I’ve mentioned this technique to a number of people I know and referred them a couple of websites for an explanation. Most of the time I need to then discuss what those explanations meant. This is my attempt to create a simplified explanation of the technique known was “exposing (to the) right”. I thought I’d share it here as well – and create a discussion of its pros and cons.
So you’ve become a pretty competent photographer with your digital SLR camera. You know how to balance shutter speed, aperture and ISO to capture the kind of scene you want in your photos. Now it’s time to start looking for efficiencies. How can you capture more detailed, less noisy images with the equipment you already have?
One technique that’s made inroads as referred to as “exposing (to the) right”. The term is named thus because use of the technique leads to the histogram representation of the image being shifted to the right on the X axis (which is mapped to the brightness level of the photo). But to understand why we would want to expose to the right, first we need to learn a little more about how your digital SLR camera captures that image.
Why We Do It
Optical technology today still being far inferior to the human eye, your digital SLR has a much more limited range in which it is sensitive to light. In practical terms, your camera has 5-7 F-stops to work with. Anything lower or higher than this range is simply rendered as black or white (respectively).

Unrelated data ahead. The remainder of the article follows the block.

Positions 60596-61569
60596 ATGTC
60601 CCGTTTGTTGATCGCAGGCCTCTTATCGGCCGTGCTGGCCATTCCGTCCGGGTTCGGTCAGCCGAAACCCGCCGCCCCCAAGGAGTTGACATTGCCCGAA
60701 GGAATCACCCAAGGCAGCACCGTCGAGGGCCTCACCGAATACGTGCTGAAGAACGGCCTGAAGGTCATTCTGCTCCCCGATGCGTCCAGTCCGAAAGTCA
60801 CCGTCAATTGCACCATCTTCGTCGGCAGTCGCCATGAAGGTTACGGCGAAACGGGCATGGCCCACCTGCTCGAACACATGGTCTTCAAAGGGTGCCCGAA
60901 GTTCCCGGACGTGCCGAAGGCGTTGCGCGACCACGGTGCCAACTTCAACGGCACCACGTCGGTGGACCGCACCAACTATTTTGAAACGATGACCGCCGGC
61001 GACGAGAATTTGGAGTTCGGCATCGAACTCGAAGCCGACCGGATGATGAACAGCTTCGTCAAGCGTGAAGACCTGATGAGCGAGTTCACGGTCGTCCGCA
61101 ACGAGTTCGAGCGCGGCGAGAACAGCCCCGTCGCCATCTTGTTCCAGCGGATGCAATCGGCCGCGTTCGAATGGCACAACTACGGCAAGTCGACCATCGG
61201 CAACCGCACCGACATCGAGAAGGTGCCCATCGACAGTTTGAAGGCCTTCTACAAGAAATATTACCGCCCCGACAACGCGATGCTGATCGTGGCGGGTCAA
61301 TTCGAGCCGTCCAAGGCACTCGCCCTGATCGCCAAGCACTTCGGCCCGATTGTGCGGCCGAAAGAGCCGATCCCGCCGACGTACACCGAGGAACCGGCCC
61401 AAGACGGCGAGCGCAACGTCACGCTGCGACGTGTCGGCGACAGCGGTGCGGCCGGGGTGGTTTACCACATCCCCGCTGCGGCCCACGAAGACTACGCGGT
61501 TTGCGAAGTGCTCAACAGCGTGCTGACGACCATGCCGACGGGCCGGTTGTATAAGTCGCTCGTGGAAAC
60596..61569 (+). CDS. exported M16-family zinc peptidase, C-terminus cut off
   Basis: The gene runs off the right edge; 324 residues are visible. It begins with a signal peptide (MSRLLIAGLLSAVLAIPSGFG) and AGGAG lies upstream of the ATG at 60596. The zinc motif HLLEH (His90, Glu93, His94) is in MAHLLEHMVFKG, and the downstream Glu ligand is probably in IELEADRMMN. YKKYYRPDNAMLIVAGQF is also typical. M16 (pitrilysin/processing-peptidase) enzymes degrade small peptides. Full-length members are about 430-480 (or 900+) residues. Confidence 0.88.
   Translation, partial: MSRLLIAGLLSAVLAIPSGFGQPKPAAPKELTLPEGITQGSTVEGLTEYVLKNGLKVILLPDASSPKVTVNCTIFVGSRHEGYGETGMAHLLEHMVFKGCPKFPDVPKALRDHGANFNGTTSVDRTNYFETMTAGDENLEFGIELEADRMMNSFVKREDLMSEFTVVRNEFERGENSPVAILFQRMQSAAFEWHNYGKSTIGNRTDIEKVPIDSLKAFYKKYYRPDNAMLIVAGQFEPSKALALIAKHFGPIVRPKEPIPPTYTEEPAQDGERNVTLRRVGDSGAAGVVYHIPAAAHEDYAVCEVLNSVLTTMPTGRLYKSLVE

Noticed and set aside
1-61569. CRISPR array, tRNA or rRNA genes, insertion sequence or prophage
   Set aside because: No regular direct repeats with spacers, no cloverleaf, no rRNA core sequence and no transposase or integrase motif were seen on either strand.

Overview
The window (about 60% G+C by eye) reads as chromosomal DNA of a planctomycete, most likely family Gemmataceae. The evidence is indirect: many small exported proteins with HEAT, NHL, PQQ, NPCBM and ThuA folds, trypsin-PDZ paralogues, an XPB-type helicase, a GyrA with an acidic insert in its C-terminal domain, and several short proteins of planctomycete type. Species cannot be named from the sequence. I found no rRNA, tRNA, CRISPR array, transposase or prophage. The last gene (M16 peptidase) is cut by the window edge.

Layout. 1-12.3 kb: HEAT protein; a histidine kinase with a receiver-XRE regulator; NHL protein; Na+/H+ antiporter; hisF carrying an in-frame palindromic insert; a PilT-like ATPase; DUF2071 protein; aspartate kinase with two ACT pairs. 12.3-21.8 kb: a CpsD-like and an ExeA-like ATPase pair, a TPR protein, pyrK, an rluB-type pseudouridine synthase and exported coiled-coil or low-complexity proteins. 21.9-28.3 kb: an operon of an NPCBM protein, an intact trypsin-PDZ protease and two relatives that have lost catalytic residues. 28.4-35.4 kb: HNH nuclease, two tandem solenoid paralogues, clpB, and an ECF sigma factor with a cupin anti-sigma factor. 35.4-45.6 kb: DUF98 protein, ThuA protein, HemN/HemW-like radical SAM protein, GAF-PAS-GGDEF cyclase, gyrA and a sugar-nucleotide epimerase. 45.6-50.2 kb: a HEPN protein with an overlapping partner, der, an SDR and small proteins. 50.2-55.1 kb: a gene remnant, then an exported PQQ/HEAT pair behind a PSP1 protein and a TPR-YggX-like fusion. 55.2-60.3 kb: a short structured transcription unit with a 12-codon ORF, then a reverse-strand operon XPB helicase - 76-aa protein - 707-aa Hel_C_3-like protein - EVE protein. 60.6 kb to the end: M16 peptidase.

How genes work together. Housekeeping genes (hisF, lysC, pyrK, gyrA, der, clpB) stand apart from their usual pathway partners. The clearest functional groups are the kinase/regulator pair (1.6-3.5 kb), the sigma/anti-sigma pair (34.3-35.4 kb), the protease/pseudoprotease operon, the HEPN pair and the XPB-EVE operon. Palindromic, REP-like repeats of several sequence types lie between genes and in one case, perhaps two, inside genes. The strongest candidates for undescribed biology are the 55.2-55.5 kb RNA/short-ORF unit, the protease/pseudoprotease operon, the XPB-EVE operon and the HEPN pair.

Let’s refer again to the histogram representation of an image. A histogram is merely a graph displaying the distribution of brightness in your image, with the darkest part of the image represented on the left, to the brightest on the right. Logically, from what we already know about a digital SLR camera having 5-7 F-stops of usable range to work with, in order to capture the most detail in our image, we’d want to place the majority of the image squarely in the middle of the histogram with plenty of breathing room on each side. No chance we’ll bleed off detail that way.
But that’s not how your camera actually works. I’ll quote from the source material in which I’m adapting/dumbing down this entire FAQ to explain:
A 12 bit image is capable of recording 4,096 (2^12) discrete tonal values. One would think that therefore each F/Stop of the 5 stop range would be able to record some 850 (4096 / 5) of these steps. But, alas, this is not the case. The way that it really works is that the first (brightest) stop’s worth of data contains 2048 of these steps â€” fully half of those available. Why? Because CCD and CMOS chips are linear devices. And, of course, each F/Stop records half of the light of the previous one, and therefore half the remaining data space available.
This realization carries with it a number of important lessons, the most important of them being that if you do not use the right-hand fifth of the histogram for recording some of your image you are in fact wasting fully half of the available encoding levels of your camera.
How To Expose To The Right
So let’s attempt to make the most efficient use of our cameras. This means making use of the most step-heavy part of your camera’s sensor – the first (brightest) stop.